At the last count there were 145 parking spaces on the roads and forecourts of the estate - roughly two per house and this doesnot include garages. However, almost half of these are in forecourts, usually outside a garage and if garage owners leave the forecourt spaces empty (and unusable by anyone else) while parking in the road the number actually available shrinks dramatically. So our parking rules must encourage the use of all spaces. Parking rules are driven by the covenants to which all houses are bound.
We cannot legally allocate spaces to individual houses and if we use a first come first served approach (ie normal “LondonRules”) the forecourt spaces often remain empty. So we have for many years adopted a Parking Code – a voluntary agreement among neighbours as to how and where we will all park. This code has been reviewed several times most recently in 2009. The papers associated with this last review can be downloaded by clicking on the various buttons below:-
Parking Code of Conduct – the code itself, discussed further below
Parking space map – a map of the estate showing the various parking spaces identified
Parking as at 11 June 2009 – one possible, and reasonable, allocation of spaces to the cars regularly parking on the estate at that date. This will go out of date as houses are sold, new cars are purchased or circumstances otherwise change.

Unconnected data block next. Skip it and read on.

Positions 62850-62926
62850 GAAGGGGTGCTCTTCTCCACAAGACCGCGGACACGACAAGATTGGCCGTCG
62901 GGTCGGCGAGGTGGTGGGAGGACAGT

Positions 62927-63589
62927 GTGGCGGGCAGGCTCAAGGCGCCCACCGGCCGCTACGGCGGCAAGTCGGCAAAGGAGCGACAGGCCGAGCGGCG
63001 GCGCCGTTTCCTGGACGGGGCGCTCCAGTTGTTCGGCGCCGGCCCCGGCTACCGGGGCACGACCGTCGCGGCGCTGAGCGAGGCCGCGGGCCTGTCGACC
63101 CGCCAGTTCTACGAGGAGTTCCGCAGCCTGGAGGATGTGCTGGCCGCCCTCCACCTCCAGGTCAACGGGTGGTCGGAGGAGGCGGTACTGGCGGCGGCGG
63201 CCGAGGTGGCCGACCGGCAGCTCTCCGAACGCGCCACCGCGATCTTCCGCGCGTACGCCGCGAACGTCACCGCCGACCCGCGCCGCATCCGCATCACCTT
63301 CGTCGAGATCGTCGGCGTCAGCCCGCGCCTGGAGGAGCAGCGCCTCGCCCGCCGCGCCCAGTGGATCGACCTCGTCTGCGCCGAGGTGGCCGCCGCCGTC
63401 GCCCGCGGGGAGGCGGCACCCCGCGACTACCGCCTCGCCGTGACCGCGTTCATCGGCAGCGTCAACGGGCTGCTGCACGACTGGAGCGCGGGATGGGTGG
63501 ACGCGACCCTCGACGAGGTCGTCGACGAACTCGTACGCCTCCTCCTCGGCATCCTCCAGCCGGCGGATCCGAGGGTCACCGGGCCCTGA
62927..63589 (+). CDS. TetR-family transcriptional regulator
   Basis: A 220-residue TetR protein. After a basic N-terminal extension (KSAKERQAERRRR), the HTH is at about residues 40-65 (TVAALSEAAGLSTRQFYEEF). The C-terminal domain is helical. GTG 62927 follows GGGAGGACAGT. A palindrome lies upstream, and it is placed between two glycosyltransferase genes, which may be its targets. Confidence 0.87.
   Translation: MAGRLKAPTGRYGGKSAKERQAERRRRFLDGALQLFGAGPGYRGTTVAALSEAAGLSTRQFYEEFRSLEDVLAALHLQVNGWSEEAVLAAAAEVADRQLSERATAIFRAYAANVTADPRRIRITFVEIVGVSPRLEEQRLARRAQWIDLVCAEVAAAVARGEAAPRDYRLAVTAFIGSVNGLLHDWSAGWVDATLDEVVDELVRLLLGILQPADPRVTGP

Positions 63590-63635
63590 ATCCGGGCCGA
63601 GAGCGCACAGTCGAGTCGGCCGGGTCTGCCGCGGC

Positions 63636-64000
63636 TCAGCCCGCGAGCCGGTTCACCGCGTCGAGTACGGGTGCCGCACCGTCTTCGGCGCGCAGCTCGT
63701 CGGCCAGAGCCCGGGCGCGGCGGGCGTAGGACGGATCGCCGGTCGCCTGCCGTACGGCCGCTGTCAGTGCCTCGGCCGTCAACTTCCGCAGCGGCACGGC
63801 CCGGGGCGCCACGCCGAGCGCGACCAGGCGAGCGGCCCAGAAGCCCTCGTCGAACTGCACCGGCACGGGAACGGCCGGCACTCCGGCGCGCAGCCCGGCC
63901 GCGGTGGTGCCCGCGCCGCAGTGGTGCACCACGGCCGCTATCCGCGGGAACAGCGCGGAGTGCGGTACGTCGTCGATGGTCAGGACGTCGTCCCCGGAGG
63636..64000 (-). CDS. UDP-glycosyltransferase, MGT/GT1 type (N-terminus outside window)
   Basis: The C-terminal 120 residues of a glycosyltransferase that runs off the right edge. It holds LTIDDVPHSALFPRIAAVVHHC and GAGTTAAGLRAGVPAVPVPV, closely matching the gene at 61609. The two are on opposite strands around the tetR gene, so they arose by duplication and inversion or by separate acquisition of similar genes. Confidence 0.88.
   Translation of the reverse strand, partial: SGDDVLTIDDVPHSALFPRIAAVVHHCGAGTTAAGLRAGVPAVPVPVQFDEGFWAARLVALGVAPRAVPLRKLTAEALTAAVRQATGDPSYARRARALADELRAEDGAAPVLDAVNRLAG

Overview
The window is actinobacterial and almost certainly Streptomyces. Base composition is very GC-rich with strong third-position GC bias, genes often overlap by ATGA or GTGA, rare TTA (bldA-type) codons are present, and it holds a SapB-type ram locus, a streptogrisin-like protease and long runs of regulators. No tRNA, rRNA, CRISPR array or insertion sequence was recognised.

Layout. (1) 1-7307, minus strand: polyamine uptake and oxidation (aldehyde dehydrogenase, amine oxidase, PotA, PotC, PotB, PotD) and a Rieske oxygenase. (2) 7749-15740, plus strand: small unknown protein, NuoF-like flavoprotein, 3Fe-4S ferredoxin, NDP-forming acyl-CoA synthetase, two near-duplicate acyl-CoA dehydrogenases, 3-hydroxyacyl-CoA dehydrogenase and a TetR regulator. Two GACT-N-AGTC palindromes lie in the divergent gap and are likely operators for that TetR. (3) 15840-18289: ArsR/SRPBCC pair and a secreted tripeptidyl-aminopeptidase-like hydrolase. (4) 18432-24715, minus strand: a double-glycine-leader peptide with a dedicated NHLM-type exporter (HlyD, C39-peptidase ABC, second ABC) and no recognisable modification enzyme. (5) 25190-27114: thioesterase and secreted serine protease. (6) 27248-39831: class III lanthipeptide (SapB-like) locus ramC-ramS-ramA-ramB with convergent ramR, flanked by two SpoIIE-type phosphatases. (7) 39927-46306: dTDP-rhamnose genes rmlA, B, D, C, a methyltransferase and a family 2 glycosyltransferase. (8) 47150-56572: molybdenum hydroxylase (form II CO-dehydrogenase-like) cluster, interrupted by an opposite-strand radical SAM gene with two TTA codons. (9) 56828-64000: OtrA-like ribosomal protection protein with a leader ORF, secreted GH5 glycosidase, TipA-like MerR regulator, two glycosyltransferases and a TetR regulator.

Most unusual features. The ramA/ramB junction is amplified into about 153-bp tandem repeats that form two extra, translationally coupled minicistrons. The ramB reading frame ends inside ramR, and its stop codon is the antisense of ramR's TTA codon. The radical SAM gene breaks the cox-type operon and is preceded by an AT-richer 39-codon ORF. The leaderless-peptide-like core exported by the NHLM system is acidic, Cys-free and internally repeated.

First Report – an initial report from the 2009 survey discussing the over-riding issues
Second Report – a report discussing the principles of the allocation of spaces
Third Report – a report discussing ancillary issues, such as widening of roads or the use of windscreen stickers, that were raised during the survey Parking Survey as of 4th Dec 2009
Residents should familiarise themselves with the Parking Code.
Some of its key features are:-
The Board cannot allocate spaces, that is for neighbours to agree. However, the Board can advise on what it considers to be a reasonable arrangement if that helps an agreement to be formed.
Every house should have one space that it can rely on. Second spaces should only be allocated to cars that are regularly parked on the estate. There will usually be around 30 unallocated spaces which are designated as for “Occasional Use” by visitors or for residents’ third cars. It is important that residents who are likely to need to use such a space, most commonly for visitors, know which ones are so designated. It is extremely anti-social to park, or allow visitors to park, in a neighbour’s agreed space.
We have ample space for all the cars that need to park on the estate. We have clear guidelines on how to allocate those spaces sensibly. We have 70 households of friendly and co-operative people. All we need is that those 70 households talk to each other about the parking arrangements that best suit everybody.